December 4th, 2013
The New York Yankees have made their second big splash of an off-season that originally was thought to be one of trying to cut payroll, but has been the complete opposite so far. On Tuesday night they signed now former Red Sox Center Fielder Jacoby Ellsbury. After handing a five-year 85 million dollar contract to Catcher Brian McCann, the Yankees have now added a seven-year 153 million dollar contract for Ellsbury to their payroll.
This contract for the Yankees is going to be taking a lot of heat, and deservingly so. Although Jacoby Ellsbury is a very good player he does have trouble staying on the field. Another scary part of the contract for the Yankees is the seven years for a 30 year old player that relies most of his game on his legs, as he is coming off a 52 stolen base season. In his 2012 contract season, Ellsbury batted .298 with 172 hits, 92 runs scored, 31 doubles, eight triples, nine homeruns, 53 RBIs, and the aforementioned 52 stolen bases in 134 games. Power wise Ellsbury had one monster year in 2011, hitting 32 homeruns that season, but excluding that year he only has 33 career homeruns. It will be something to watch in 2014 if Ellsbury can find the short porch a few times.
Now that Ellsbury is aboard the Yankees Outfield would seem to be set with talent and depth. The way Joe Girardi will handle the five outfielders would figure to be with Ellsbury in Center Field, Alfonso Soriano in Left Field, and Brett Gardner making the switch over to Right Field unless they look to start shopping him, as Ichiro Suzuki and Vernon Wells are more than capable of being a platoon in the Outfield. The signing of Ellsbury also means that as many expected heading into this off-season, Curtis Granderson’s time as a Yankee will be done. The Yankees were also very interested in bringing in Carlos Beltran before the signing of Ellsbury, but Beltran can now be crossed off the wish list.
The big comparison to the Ellsbury deal for the Yankees will be one that the Red Sox did in 2011 when they signed speedster Carl Crawford. When Crawford was signed by the Red Sox in 2011 he was actually coming off a better year than Ellsbury had in 2012, and Crawford actually got a little less money over seven years. Crawford’s time in Boston was nothing less of a disaster leading him to getting shipped to the Los Angeles Dodgers. In Los Angeles, Crawford had a bit of a bounce back, but is not producing even close to what he is being paid, and as every year passes he’s going to lose a step, and that has to be a major concern for the Yankees in their signing of Ellsbury. It is very well possible that Ellsbury will be very productive and earn his money over the first 3-4 years, but what will a player who relies on his speed look like at 35 years old, and making 23 million dollars.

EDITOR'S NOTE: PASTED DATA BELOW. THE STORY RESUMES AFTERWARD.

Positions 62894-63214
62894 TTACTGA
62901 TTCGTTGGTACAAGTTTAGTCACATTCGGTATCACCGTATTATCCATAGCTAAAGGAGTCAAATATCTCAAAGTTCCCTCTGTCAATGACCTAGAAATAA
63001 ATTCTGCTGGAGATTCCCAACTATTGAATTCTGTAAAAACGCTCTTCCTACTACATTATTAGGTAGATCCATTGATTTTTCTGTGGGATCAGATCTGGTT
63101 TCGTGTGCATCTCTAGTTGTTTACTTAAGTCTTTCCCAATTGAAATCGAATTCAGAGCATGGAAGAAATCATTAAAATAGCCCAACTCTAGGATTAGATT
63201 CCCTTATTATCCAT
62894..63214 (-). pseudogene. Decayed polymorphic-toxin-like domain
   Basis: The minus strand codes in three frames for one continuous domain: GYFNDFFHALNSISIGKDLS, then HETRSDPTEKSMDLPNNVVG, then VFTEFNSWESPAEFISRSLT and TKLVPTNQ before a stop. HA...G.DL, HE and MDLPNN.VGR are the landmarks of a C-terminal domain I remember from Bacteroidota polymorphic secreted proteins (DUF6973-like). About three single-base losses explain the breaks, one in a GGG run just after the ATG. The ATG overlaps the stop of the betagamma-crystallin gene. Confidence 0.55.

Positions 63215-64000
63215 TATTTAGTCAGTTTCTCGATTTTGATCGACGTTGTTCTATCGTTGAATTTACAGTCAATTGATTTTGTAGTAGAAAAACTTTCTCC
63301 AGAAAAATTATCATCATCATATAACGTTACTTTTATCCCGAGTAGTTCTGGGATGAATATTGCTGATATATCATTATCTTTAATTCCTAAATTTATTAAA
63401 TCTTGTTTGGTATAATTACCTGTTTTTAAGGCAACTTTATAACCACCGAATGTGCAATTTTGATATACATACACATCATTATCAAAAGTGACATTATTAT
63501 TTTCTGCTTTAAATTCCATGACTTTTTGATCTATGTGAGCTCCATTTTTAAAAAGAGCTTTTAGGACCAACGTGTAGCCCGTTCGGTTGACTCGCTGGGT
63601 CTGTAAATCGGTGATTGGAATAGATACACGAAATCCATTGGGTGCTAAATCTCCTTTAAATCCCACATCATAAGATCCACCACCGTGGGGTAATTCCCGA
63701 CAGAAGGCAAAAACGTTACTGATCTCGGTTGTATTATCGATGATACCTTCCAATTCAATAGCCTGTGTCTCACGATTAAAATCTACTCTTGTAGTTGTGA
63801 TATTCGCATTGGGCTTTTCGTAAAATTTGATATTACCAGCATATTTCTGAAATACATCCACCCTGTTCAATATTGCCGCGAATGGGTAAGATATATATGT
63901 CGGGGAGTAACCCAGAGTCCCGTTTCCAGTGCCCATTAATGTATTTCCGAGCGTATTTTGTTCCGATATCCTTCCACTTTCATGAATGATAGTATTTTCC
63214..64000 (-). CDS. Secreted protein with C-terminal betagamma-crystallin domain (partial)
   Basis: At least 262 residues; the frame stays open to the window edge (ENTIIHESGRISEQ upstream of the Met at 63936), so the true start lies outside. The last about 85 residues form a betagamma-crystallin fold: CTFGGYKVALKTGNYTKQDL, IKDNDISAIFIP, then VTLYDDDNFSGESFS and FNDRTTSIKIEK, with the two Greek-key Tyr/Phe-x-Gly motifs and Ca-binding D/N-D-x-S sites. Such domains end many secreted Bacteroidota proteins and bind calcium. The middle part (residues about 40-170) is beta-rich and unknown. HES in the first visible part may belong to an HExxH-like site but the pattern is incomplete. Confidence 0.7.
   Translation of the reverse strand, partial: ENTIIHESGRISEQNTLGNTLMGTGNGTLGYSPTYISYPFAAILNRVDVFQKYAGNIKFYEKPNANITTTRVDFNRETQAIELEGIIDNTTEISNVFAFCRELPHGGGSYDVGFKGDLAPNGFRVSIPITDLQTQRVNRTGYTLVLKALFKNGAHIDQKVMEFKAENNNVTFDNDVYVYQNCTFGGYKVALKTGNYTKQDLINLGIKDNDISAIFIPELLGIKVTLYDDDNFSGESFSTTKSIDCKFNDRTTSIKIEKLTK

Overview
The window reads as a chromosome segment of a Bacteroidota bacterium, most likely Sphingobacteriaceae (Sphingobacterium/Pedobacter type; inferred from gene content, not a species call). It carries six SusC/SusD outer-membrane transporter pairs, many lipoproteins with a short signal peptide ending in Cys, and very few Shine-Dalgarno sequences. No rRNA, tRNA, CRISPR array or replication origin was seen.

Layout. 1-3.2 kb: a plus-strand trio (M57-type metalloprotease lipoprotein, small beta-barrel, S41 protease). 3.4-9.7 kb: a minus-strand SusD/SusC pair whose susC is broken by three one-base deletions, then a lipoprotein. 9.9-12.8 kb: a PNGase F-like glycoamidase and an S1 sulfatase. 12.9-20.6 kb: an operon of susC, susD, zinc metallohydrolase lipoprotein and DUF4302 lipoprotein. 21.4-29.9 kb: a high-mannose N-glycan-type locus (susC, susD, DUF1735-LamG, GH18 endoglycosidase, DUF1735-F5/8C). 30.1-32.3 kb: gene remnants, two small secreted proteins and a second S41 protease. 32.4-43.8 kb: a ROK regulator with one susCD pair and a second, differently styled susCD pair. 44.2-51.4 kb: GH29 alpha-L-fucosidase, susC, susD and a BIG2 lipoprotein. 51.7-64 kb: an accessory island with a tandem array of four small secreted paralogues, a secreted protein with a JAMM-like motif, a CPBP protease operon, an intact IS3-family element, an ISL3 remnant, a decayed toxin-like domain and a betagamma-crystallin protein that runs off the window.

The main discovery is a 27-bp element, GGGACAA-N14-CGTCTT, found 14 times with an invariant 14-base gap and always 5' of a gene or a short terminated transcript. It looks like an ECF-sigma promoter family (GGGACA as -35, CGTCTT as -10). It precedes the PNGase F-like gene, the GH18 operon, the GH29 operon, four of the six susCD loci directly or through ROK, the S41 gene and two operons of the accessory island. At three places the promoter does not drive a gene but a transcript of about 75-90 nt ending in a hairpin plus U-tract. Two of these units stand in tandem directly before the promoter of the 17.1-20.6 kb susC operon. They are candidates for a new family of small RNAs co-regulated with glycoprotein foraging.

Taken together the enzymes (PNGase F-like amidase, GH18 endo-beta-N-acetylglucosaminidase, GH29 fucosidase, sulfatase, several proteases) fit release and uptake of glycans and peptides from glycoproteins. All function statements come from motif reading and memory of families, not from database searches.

Priority number one heading into this off-season for the Yankees was to sign All-Star Second Baseman Robinson Cano, and although they have handed out over 230 million dollars this off-season, none of that has found its way into Cano’s wallet. The Yankees have been hard balling Cano, setting the limit at about seven years 175 million, which comes out to about 25 million per year. The Seattle Mariners seem to be the most interested team in getting the services of Cano, and the Yankees have said under no circumstances will they match a 200 million dollar contract. It will be something big to watch if the moves the Yankees have made so far make Cano happy by getting good players or mad by signing players other than him to big contracts, or have no effect at all.
The off-season for the Yankees is in full swing now, as the 189 million dollar luxury tax threshold seems like a thing of the past, but there are still holes to fill in the bullpen, starting rotation, and the big question whether or not Robinson Cano will be in pinstripes next season. It should be a very action packed winter for the Yankees and their fans.